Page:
Building Cultural Bridges Between Families and Schools

By Office of Communications
Employee News
March 08, 2024

Raheel Ahmed-Litz (third from right, standing) is pictured with her family, including her husband Jeff Litz, (second from right, standing) principal of Marshall High School. 

Raheel Ahmed-Litz has approximately 60 years of history with Fairfax County Public Schools. Her parents immigrated to the United States from Pakistan — her father in the late 1950s and her mother in the early ‘60s. Raheel and her siblings were born in Washington, D.C., and she and her mother have lived in Northern Virginia since 1968 (her siblings have since moved elsewhere). She is proud to have graduated from Fort Hunt High School (now Sandburg Middle School). 

Raheel describes her upbringing as “very strict.” She was expected to dress modestly and wasn’t allowed to attend sleepovers after the fifth grade. Her family spoke Urdu at home, and there was a shared understanding that older siblings looked out for the younger ones. She even served as her brother’s guardian for a while when her parents were out of the country.  

Because of some of her experiences as a child of an immigrant family, Raheel feels passionate about helping families “who don’t feel seen or heard,” she said. “I feel called to be the person who supports them and gives them a voice. I remind them that they are not alone. I want all FCPS families to understand and utilize all the wonderful resources and services we offer in FCPS and through our partners in Fairfax County; to ensure the best educational experience possible.” Raheel Ahmed-Litz

Raheel works as a member of the Cultural Outreach team and the responder to the Urdu language phone line. She also facilitates Loving Solutions, a 10-week family education program. 

“Many families with whom I work do not necessarily understand how an American public school operates,” she said. The most rewarding part of her job, she says, is building a “cultural bridge” between families and school staff. 

“I am always ready and willing to educate people on Islam or South Asian culture,” she says. “Over the years, I have found that there are many assumptions and stereotypes out there about Islam and South Asians. I take great pride in being able to educate people about my culture and religion so that there can be open communication and collaboration between all our families.” 

Raheel’s work is continuing a push begun by her parents 50 years ago. Her parents tried to get Ramadan on the FCPS calendar and worked to educate the school system on why their family fasted during the day.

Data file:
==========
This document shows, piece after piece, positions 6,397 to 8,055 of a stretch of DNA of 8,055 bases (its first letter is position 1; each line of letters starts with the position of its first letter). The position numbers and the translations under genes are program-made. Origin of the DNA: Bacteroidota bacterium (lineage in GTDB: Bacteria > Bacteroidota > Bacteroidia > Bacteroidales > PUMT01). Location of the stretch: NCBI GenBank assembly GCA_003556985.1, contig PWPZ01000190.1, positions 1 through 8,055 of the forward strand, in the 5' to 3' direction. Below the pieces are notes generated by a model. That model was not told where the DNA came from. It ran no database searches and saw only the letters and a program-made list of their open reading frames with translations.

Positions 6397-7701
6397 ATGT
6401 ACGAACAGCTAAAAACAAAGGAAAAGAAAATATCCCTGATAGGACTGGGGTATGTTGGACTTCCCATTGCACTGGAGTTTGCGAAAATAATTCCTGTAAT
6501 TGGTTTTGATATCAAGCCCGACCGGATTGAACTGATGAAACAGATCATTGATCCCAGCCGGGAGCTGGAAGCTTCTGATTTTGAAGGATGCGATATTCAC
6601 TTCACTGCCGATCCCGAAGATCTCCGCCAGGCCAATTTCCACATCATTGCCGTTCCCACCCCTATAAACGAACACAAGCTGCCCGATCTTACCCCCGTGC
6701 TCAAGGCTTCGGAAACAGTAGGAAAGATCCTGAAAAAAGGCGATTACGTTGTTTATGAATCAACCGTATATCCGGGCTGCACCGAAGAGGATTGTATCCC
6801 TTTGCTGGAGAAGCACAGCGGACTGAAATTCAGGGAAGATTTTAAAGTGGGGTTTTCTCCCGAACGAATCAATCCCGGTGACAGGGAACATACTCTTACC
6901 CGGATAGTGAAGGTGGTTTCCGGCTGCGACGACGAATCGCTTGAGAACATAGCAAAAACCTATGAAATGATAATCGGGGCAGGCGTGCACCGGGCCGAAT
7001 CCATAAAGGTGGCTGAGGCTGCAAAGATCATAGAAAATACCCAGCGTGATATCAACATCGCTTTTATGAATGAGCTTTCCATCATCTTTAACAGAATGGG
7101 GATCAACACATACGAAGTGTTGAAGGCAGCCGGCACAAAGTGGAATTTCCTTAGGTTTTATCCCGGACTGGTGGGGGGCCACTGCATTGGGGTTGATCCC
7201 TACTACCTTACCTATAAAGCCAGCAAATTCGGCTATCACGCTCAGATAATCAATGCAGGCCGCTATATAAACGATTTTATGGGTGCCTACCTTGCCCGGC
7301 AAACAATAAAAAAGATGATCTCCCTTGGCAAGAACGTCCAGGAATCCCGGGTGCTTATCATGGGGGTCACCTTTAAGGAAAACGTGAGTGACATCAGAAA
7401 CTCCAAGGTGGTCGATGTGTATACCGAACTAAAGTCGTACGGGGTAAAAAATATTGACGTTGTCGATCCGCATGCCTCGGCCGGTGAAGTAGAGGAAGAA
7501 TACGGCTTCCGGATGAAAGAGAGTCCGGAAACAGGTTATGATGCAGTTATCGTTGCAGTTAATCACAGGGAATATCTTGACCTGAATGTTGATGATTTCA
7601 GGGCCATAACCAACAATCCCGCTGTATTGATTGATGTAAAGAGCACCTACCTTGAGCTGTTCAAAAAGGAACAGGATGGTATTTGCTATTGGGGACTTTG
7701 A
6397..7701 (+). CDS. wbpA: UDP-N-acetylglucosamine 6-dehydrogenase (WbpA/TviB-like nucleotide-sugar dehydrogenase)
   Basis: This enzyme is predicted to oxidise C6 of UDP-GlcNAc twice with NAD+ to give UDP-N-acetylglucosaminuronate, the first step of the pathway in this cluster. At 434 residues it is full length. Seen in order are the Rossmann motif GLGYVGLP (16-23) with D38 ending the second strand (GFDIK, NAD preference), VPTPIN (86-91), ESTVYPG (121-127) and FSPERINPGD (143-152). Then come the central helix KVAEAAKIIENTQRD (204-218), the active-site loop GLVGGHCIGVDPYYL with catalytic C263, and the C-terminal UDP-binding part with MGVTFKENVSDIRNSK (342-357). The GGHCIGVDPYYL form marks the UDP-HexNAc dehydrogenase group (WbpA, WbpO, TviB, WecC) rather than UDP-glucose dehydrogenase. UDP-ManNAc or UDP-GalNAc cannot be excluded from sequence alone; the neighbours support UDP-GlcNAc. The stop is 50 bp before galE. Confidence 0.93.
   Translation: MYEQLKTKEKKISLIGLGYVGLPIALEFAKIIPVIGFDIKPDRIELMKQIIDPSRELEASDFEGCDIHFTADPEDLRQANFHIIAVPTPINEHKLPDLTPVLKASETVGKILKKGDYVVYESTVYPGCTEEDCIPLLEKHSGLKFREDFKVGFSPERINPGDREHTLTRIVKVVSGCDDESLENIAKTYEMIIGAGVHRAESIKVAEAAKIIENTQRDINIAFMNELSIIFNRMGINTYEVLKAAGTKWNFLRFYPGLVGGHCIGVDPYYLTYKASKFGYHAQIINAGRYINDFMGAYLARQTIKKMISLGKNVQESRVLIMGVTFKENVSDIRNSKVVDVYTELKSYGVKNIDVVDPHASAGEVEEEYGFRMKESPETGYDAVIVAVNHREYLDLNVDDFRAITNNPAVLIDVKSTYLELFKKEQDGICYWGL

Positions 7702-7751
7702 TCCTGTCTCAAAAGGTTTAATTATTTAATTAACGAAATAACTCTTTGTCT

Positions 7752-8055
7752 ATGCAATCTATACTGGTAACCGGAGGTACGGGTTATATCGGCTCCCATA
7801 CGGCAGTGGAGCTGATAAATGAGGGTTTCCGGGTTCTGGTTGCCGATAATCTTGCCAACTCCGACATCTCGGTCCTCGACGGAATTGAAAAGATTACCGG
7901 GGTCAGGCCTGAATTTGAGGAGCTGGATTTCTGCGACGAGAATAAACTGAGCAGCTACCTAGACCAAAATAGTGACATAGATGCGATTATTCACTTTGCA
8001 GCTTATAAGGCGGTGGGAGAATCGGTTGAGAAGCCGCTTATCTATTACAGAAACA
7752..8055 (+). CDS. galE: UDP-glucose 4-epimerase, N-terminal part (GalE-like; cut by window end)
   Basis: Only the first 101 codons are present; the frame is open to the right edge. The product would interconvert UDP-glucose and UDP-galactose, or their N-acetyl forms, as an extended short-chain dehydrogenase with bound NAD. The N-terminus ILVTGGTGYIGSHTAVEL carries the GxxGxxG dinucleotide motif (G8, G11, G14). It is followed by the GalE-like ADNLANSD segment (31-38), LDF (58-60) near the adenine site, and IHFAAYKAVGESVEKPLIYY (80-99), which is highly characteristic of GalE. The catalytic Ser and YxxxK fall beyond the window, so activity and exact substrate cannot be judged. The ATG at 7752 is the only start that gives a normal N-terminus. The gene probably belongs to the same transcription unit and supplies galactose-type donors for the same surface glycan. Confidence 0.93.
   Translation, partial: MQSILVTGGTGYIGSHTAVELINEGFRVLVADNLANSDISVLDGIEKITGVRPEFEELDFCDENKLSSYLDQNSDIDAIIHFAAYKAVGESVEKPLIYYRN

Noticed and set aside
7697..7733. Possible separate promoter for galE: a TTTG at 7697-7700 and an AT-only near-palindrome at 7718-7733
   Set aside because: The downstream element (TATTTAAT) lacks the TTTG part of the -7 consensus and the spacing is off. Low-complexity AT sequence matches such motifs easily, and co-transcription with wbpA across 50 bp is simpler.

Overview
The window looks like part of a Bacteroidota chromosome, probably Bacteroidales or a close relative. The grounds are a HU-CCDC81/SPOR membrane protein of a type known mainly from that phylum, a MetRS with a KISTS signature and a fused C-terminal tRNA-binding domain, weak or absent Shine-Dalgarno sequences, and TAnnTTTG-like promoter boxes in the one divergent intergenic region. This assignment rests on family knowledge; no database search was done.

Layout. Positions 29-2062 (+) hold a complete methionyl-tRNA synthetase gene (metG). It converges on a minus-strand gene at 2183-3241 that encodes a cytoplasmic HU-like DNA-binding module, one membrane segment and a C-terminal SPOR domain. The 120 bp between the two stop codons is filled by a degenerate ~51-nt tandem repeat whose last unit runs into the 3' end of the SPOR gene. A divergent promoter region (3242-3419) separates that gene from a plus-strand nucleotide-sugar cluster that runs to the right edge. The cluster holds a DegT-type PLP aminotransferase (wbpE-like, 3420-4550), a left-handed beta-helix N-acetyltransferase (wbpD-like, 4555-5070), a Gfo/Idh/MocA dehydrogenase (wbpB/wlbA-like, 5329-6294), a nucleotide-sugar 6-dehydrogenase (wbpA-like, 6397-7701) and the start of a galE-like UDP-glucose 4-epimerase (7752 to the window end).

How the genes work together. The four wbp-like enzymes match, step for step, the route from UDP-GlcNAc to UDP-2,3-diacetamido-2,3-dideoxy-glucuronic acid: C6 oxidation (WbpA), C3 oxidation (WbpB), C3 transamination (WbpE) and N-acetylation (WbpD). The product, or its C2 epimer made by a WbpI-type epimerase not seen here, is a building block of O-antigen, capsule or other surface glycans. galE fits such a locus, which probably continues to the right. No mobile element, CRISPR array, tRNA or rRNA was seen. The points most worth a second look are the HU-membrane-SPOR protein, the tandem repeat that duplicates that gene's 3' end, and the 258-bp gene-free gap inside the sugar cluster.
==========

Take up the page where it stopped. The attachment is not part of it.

“I took over their push for this addition to our calendar in 1985,” she said, “and FCPS added these holidays to the calendar in 2016.” Since then, the calendar has also been expanded to add the Muslim holidays Eid al-Fitr and Eid al-Adha. 

“Respecting everyone’s beliefs is important,” she said. “I think the most important thing for people to know about Muslims is that we are committed to treating everyone with kindness, understanding, and respect. We want to be treated in the same manner. I am proud to serve in a school system that is so diverse because we get to share and learn about each other’s culture. This can only bring us together and make us stronger.”

Favorite Ramadan Memory

a vintage, 1960s photo of a family gathered around a model of a mosque.
Raheel, left, her sisters, and mother sit by the mosque her mother created to decorate their house for Ramadan in the mid 1974s. 

“Since we were the only house in the neighborhood that didn’t have a Christmas tree. My mother made a mosque out of boxes and wrapping paper tubes which sat in front of the fireplace, says Raheel. “We put it up and strung lights at the beginning of Ramadan and kept it up from Eid-al-Fitr all the way through until Eid-al-Adha. 

“It is tradition to give envelopes filled with cash, called ‘Eidi.’ Any other gifts were wrapped and placed in front of our mosque to be opened on Eid. Even now my family tries to get together for either Eid lunch or dinner. 

“This is the first year Eid (Wednesday, April 10) is a holiday for everyone at FCPS, not just for students. My immigrant parents are so proud of me for not just continuing to lobby for recognition, but also actually incorporating our observances and celebrations into my daily work and accomplishing this in their lifetime.”